The Secret to Serenity

The secret to a life of joy and serenity is to trade expectations for acceptance. Much time can be spent (and really, I mean wasted) by complaining about the ruts in the road until you realize, in fact, that the ruts are the road. If there is any difference at all between the way things are and the way you expect them to be, that becomes the gap between you and your peace of mind. As long as you think things should be different than they are, you set yourself up for disappointment.

Be realistic about the past. Robert Holden says that if you want any chance at all to be happy in the present, you have to give up all hope for a better past. Things cannot be different now unless the past was also different. So, what are the chances of that?

Most of us have notoriously warped memories of the past. You can test this by asking a sibling or childhood friend about an event in which you both participated or witnessed. Compare how similar your recollection of the event is as well as your feelings or emotions surrounding it. It may be hard to believe that the two of you were both actually there!

Be relentlessly aware of the present. More currently, think of a situation in your life that irks you. Maybe something or someone gets under your skin, pushes your button, or rides your last nerve. That’s usually a good place to start because there lays the core belief that circumstances should be different than they are. Applying old beliefs to new situations can be very frustrating.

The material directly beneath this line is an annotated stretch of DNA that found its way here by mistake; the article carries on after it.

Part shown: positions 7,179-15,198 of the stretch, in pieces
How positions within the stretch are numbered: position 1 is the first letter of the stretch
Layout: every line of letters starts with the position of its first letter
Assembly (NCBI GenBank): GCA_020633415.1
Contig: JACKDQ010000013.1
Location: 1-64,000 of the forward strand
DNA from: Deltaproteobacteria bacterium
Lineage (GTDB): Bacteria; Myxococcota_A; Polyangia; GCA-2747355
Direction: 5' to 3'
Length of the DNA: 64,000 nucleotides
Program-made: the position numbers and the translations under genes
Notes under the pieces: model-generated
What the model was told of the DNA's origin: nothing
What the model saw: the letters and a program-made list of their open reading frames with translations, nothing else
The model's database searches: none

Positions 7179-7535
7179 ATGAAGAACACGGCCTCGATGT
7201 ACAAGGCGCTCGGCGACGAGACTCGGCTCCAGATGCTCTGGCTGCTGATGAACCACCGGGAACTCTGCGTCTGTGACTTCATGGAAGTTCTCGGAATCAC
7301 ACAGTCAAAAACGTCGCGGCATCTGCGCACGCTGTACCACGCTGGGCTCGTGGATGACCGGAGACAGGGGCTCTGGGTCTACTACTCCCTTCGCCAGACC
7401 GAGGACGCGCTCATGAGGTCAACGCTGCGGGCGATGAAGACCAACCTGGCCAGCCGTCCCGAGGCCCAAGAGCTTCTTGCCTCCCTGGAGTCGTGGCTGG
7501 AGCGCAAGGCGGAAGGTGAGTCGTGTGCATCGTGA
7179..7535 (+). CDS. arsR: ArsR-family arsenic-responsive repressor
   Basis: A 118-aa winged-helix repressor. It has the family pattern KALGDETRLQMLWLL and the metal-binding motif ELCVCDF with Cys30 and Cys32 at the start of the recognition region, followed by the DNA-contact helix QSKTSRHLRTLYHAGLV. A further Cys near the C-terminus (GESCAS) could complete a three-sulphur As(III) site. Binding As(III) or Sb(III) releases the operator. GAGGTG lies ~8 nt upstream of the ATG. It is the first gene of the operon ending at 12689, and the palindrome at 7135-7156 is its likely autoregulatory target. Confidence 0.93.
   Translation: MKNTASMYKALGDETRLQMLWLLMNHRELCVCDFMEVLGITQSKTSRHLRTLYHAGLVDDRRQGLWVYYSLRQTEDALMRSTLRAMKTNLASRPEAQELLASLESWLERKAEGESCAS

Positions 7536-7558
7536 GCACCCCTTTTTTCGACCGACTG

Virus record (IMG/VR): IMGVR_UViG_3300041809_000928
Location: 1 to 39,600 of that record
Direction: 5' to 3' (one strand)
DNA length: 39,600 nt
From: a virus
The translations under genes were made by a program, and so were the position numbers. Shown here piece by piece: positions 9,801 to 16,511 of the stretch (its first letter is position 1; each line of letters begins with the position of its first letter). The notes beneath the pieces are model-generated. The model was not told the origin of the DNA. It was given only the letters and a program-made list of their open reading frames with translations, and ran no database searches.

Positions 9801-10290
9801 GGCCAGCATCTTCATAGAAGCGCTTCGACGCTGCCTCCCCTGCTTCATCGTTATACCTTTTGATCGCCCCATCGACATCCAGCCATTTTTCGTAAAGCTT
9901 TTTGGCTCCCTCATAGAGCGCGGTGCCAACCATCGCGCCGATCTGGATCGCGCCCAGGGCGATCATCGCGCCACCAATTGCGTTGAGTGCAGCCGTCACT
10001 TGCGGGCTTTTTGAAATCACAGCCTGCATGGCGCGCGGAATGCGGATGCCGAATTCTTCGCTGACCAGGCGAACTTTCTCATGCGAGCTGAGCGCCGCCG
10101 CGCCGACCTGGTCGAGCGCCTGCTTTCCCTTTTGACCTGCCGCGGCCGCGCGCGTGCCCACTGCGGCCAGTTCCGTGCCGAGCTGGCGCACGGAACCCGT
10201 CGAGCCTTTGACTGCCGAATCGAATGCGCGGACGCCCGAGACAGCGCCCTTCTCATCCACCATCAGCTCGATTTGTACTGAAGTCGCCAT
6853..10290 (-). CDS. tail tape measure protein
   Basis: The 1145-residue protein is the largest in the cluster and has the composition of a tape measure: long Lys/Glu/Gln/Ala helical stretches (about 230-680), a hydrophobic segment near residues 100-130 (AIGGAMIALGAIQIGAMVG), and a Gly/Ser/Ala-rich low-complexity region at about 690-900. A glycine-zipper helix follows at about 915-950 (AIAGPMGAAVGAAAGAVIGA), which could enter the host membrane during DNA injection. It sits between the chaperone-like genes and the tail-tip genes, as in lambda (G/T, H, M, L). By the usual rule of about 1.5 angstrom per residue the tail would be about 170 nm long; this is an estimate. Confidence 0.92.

Where do these beliefs come from? Looking back, there are countless examples of things that family and society have deemed should or should not happen that have little or no basis in truth. For example, people lose their jobs after many faithful years of service, children get sick, spouses cheat, and you deserve a reward for good behavior. Herein lies an innate sense of fairness that we are not actually entitled to. Life is not fair, until it is.

On some level we know this but when it hits too close to home, we want to be the exception to the rule when in actuality there are no exceptions. Accepting that these things happen as a part of life shows us that we are not exempt from life happening to us and more importantly, for us.

Be infinitely open to the future. A wise person once told me that the key to happiness is in managing your expectations. Why not have no expectations at all? Then you can never be disappointed. Judgment ceases. You learn to always take what you get and work with it instead of paralyzing yourself over what isn’t. Like it or not, what is is always what’s best.

Setting expectations says to the world that you know best how things should turn out. Just as two people can differently interpret a past experience, they can also hold different hopes for the future. Therefore, expectations conflict before we even get started. They close the door to previously unimagined outcomes and while that may seem scary at first, think of the possibilities!

Expectations also telegraph to the world how, specifically, to ruin your day. When you draw the line in the sand by saying, “I want this, not that.” you clearly state the way in which someone can let you down. And what is that, really, but handing over your power to them and saying, “Here. I allow your behavior to determine my mood.”

Trading expectations for acceptance says, “Okay, I’m in.” It edges out denial as a means of protecting yourself from having to face reality. It releases the past from creeping into the present. And instead of resigning yourself to circumstances as they are, acceptance actually empowers you to face the world for all that it is and all that you are in it. Resisting takes the joy and serenity out of life while accepting puts it back in.